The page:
WHAT IS IT?
Preserved plants : their life span after death
1 year! 2 years! Who says better ?? Do I hear 5 years ? The hammered price is 10 years! Given to this gentleman who commits on a lifetime of 10 years. What is the life span of a preserved plant? Many flower and plant preservation actors are committed to their version. And yet, by simply analyzing the semantics of the situation, one can realize the ridiculousness of the answer. In this article, we share ours with more explanations so that you can select your point of view.
Preserved plants are dead
Preserved flowers, foliage, and mosses have something in common with freshly-cut flowers: they are dead. In the case of cut flowers, they only have a few days left in the terminal phase before wilting and becoming unfit to be sold. For preserved plants, this stay is extended. Even after several years, the flower will have lost its superb, but will not become dust during the night. It is thus ridiculous to speak about lifespan for a plant element which is not alive anymore and which will not be suddenly defoliated…
More explanations about the preservation process
As we regularly explain in this magazine, there are many preservation techniques. Every manufacturer has its secret formulas, its machines, its techniques. The quality of the preservation process may thus vary significantly from one manufacturer to another. The behavior of the plant over time will diverge from one series to another. It can be considered that within the same batch of plants, insofar as the raw material is 100% natural, the results may also vary. Also, you need to take into account storage conditions, the period of the year, and so on : these are factors that affect the behavior of the plant.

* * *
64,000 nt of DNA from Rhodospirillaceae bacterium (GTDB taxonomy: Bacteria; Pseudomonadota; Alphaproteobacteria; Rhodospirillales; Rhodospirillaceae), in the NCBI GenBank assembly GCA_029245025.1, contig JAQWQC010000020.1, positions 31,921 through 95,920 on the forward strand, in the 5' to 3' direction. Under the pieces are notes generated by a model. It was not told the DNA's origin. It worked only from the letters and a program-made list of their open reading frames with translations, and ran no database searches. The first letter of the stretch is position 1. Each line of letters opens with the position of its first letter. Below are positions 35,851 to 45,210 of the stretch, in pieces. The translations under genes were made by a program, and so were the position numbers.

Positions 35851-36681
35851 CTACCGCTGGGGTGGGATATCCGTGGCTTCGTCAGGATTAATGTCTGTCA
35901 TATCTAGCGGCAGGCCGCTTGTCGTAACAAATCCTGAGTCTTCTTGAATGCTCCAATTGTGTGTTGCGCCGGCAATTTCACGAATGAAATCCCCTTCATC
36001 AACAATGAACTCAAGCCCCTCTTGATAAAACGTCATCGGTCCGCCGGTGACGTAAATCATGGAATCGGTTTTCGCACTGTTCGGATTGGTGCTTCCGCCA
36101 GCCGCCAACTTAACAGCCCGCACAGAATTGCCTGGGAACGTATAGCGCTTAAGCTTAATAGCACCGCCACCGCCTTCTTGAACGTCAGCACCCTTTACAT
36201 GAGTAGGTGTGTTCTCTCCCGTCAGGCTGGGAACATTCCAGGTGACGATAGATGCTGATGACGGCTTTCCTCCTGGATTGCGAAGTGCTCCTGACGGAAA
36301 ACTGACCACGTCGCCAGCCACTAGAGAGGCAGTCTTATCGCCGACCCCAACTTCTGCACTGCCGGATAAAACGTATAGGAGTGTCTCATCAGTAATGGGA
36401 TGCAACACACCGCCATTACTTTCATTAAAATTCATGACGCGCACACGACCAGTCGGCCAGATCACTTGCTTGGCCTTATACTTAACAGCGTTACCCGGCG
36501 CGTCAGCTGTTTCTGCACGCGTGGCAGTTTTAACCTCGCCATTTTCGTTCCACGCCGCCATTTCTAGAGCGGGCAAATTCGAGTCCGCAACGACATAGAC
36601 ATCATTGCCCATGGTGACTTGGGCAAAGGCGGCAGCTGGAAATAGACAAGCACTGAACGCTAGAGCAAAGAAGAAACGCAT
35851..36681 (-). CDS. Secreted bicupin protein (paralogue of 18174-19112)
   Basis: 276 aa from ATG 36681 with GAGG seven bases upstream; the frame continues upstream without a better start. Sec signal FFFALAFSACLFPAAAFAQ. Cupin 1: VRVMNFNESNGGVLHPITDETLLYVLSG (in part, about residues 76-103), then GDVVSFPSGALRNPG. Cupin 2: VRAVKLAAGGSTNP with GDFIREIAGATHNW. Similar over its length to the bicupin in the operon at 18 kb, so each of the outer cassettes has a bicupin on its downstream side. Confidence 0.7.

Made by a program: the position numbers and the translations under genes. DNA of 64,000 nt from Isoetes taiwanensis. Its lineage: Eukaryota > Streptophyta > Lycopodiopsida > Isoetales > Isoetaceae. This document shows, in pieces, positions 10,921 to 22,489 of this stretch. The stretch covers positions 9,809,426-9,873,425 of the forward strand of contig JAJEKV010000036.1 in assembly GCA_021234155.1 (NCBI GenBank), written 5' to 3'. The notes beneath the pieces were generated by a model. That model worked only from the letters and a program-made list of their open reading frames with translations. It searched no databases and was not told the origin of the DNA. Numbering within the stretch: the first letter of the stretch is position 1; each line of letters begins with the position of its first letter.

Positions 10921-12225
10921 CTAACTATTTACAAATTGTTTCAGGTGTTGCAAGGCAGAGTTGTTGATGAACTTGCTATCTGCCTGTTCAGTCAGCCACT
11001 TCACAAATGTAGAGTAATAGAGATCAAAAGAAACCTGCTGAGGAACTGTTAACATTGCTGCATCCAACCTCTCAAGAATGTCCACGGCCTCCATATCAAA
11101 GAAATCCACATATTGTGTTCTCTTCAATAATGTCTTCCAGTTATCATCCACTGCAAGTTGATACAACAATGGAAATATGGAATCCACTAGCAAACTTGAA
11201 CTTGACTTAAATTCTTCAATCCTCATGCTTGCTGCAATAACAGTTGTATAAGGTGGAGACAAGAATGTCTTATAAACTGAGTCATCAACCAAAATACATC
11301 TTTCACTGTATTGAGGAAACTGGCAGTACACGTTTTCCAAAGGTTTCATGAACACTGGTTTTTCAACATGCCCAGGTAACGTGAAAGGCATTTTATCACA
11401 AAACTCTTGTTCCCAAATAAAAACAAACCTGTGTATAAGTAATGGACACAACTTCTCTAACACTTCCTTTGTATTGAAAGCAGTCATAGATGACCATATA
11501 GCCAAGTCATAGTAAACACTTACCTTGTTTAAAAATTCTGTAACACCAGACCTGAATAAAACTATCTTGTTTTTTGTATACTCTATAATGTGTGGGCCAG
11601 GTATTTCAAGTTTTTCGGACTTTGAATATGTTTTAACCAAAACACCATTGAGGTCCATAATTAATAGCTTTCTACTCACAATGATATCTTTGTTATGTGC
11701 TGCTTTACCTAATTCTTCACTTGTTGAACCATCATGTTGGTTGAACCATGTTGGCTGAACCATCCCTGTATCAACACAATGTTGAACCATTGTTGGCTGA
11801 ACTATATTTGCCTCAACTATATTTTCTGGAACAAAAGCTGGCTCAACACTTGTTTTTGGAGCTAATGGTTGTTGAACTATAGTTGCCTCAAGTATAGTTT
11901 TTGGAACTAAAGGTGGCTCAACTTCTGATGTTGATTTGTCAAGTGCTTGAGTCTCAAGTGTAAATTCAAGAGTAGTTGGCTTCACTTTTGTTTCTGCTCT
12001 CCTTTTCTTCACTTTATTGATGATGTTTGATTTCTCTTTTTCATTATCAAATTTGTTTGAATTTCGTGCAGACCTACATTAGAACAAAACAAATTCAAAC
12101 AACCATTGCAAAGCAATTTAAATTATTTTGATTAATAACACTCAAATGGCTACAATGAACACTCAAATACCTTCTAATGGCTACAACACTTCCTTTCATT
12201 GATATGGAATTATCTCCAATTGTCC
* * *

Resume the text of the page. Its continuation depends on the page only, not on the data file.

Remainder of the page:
It is therefore very difficult to make a broad statement and to announce a particular lifespan within a family of plants or of preservation techniques.
Some examples of characteristics that can be affected by time
All varieties evolve differently over time depending on many parameters, the main one being the preservation technique. For example, ferns tend to curl up and become darker. The Tree Fern expands and becomes clearer over the months. The flat moss dries somewhat to the touch, but does not change visual rendering. Ball moss tend to thin out. The eucalyptus Parvifolia becomes almost black (which is why you will not find it in our plants) while the Nicoli remains light green for a very long time. Hydrangea by immersion tends to dry while Hydrangea Extra, preserved by absorption, will remain flexible for many years. Ditto for extra amaranth which does not lose its flowers unlike the preserved version that crumbles after only a few months.
As you can see, one cannot make generalities on the evolution of preserved plants over time.
How to use preserved plants and flowers to optimize their life span?
If each plant has its own behavior according to production criteria, its appearance evolves mainly depending on the conditions of use. If the humidity level is too high, glycerin will seek to get out of the plant, carrying with it some food coloring. However, if the air is too dry, the plants tend to dry more quickly. Consider it worse, if they are exposed to direct sunlight for a long period of time, the colors may fade more quickly. Oddly, reindeer moss works completely differently. It remains soft in wet conditions and becomes brittle when the humidity of the air goes below 40%. Note that the reindeer moss is preserved according to a technique of its own.
In conclusion, the conditions of use of the preserved plants must be respected as good as possible in order to optimize their life span. Contact us via the contact form of our shop, www.secondflor.us, to know more about our preserved plants.
A selection of the best preserved flowers and plants
The buying department of your favorite website knows perfectly well the constraints of preserved plants. This is why we do everything possible to select the best plants from the best suppliers. The criterion of durability is essential. However, nature can be capricious. We cannot control each and every bouquet, and some batches may have specific features. There are also differences in evaluation criteria. What is acceptable to some may not be acceptable to others. Standardization in particular. Since preserved plants are fixed, customers often expect a quasi-industrial product. However, it remains a natural product that is not standardized and must be able to withstand this.